I just saw answers to the question “how long should a resume be?” on an e-mail from the coaches’ special interest group (SIG) to which I belong.
Just as I expected: most coaches believe resumes should be no longer than two pages. Some felt it could be one page for someone relatively junior in their careers, and two for a more senior person. One person said it could go as long as three pages, and one felt it should be no more than one – no matter what.
My experience tells me that successful resumes are as follows:
* one page for a relative newcomer to the world of work – zero to ten years
* two pages for someone with more than 10 years of experience
* possibly two and a half pages for someone who is incredibly experienced and has many awards or publications or affiliations or something really extraordinary. Really, though, all those things should be distilled into two pages with headings that say “AFFILIATIONS (selected),” “PUBLICATIONS (selected)” and the like. If you just can’t leave anything out, put them into separate attachments instead of in the resume!
In my opinion, someone who is experienced should always have two pages, because a single page subliminally tells readers “this is a junior person” and “don’t bother reading this one.” If you’re applying for a senior position, that is NOT the message you want to communicate. You want to communicate “I am experienced enough for anything you throw at me” and “I deserve your consideration for this job.” On the flip side, if you have more than two pages, the subliminal messages are “this is an arrogant person” and “this person doesn’t respect my time.” These are messages designed to get your resume put in the NO pile if not the recycling bin.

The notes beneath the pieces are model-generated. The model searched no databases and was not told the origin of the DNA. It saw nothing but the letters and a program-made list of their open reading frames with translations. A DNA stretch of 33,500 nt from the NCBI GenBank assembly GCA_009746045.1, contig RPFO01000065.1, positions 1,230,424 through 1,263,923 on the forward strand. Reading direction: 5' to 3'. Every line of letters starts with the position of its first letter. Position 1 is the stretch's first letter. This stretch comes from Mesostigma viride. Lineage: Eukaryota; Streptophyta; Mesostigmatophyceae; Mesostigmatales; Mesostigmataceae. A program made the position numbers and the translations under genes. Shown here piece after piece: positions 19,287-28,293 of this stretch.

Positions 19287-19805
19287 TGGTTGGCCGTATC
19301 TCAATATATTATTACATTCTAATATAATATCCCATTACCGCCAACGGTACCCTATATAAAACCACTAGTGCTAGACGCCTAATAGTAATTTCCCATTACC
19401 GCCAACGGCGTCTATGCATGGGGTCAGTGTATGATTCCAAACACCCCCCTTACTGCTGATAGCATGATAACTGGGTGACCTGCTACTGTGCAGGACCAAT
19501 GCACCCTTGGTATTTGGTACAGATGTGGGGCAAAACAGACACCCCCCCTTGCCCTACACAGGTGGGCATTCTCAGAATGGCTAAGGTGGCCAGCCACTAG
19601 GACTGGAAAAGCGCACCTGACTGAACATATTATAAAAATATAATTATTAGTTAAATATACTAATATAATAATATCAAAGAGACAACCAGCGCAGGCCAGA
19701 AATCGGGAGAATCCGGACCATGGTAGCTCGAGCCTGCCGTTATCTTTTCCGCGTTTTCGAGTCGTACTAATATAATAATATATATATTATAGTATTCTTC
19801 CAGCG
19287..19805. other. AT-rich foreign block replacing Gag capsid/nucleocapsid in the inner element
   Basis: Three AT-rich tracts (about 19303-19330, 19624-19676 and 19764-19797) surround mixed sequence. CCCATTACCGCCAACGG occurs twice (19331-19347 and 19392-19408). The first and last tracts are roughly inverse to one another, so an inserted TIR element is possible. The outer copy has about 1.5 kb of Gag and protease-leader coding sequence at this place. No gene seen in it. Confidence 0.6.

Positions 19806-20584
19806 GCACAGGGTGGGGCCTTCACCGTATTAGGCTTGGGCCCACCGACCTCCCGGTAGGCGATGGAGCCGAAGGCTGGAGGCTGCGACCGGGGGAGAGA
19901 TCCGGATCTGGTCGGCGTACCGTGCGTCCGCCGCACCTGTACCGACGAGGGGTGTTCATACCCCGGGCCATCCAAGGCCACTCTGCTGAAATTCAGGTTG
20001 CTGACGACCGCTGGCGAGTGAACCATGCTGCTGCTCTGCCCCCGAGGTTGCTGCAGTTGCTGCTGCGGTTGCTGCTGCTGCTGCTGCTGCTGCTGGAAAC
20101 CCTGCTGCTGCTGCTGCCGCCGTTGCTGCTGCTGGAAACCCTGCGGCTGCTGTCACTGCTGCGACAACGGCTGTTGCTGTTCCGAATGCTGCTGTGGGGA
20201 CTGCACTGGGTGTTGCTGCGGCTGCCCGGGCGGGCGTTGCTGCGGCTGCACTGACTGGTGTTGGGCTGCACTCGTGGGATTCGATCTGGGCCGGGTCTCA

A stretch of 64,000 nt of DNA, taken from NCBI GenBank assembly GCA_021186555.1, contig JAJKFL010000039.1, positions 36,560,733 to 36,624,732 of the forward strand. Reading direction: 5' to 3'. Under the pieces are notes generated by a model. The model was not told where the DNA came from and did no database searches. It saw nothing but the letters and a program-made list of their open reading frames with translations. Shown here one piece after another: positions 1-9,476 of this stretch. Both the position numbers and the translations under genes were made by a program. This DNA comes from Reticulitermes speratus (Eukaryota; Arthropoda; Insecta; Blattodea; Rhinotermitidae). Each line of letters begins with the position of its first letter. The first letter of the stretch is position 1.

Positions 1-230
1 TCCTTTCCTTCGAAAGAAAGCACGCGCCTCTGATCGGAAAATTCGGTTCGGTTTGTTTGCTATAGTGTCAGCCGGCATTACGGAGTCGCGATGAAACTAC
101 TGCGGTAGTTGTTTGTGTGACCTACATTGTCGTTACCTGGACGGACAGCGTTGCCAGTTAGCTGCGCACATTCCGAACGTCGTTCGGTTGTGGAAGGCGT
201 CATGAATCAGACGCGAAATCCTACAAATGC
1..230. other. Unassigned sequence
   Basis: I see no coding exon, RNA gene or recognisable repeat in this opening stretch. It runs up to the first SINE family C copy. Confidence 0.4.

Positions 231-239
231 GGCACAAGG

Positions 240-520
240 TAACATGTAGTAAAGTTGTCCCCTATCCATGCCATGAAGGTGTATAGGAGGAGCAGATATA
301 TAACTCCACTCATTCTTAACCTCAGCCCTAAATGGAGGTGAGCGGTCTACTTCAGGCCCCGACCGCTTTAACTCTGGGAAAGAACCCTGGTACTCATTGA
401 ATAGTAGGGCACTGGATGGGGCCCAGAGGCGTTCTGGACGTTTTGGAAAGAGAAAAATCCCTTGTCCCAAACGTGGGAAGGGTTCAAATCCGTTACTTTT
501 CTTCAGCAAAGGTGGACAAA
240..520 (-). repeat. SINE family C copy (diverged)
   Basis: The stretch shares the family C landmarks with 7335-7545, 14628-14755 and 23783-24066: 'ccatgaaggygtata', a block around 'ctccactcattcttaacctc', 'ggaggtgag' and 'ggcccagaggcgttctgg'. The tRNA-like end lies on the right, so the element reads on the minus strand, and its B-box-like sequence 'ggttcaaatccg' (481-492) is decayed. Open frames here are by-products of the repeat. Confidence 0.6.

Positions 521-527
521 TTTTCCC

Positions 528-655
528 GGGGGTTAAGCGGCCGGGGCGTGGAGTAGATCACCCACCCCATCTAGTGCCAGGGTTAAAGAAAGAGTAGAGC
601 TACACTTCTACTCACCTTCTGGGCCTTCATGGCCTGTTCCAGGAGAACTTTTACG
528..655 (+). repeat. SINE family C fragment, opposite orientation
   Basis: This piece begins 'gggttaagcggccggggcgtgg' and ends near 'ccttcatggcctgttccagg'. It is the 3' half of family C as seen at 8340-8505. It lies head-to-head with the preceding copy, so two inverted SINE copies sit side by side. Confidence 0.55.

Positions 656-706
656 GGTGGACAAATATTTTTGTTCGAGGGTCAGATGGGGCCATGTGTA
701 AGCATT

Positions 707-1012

There are times when people have to produce a resume or curriculum vitae that conforms to a specific format or standard. One person I know, a medical doctor, has a ridiculously long CV – 8 pages at least – because his institution mandated the format. If he is looking for work, however, I’d advise him to develop a two page resume with attachments.
One poster mentioned an incredibly important point: no matter its length, a resume needs to be easily read. The point of submitting a resume is for someone to read it. If the reviewer has to reach for his/her reading glasses, that’s a point against you. Our job as applicants is to make it as easy as possible for the reviewer to see our skills and abilities. That means they should encounter no obstacles.
To me, readable resumes avoid fancy formatting. Most often today, people submit resumes electronically. Many times, the fancy formatting doesn’t come through accurately. Instead of those beautiful arrows you used to itemize your accomplishments, a question mark appears. Or the line appears as a bunch of dots. Or text disappears or appears somewhere else. Or page breaks happen in odd places and suddenly you have a four page resume.
You get the point. The last thing you could wish for is any implication that there is any question about your accomplishments! So use the dots provided for in Word.
There’s an important point in the previous sentence: use Word! It’s the most common word processing package; even Mac users have it now. And save it as a “doc.” It’s the only format that just about everyone reliably can open.
Readable resumes use simple fonts like Times Roman, Garamond and possibly Tahoma or Verdana. The last two are sans serif type faces which are always more difficult to read, so I don’t recommend them as a first choice. Times Roman is familiar and that’s a good thing. We want the reviewer to immediately feel comfortable with us; it’s one less hurdle for us to get over in the job search process.
Font alone doesn’t make a resume readable. One also much use a big enough font. I prefer 12 point for Times Roman and no smaller than 11 point. I read somewhere that Garamond is a more elegant version of Times Roman, which is the case. However, it also is a bit smaller, so I opt for 12 point type – never 11 point. Tahoma and Verdana are big enough that 11 point is sufficient.
Legible resumes also follow an easy-to-read format. And that’s a post for another day.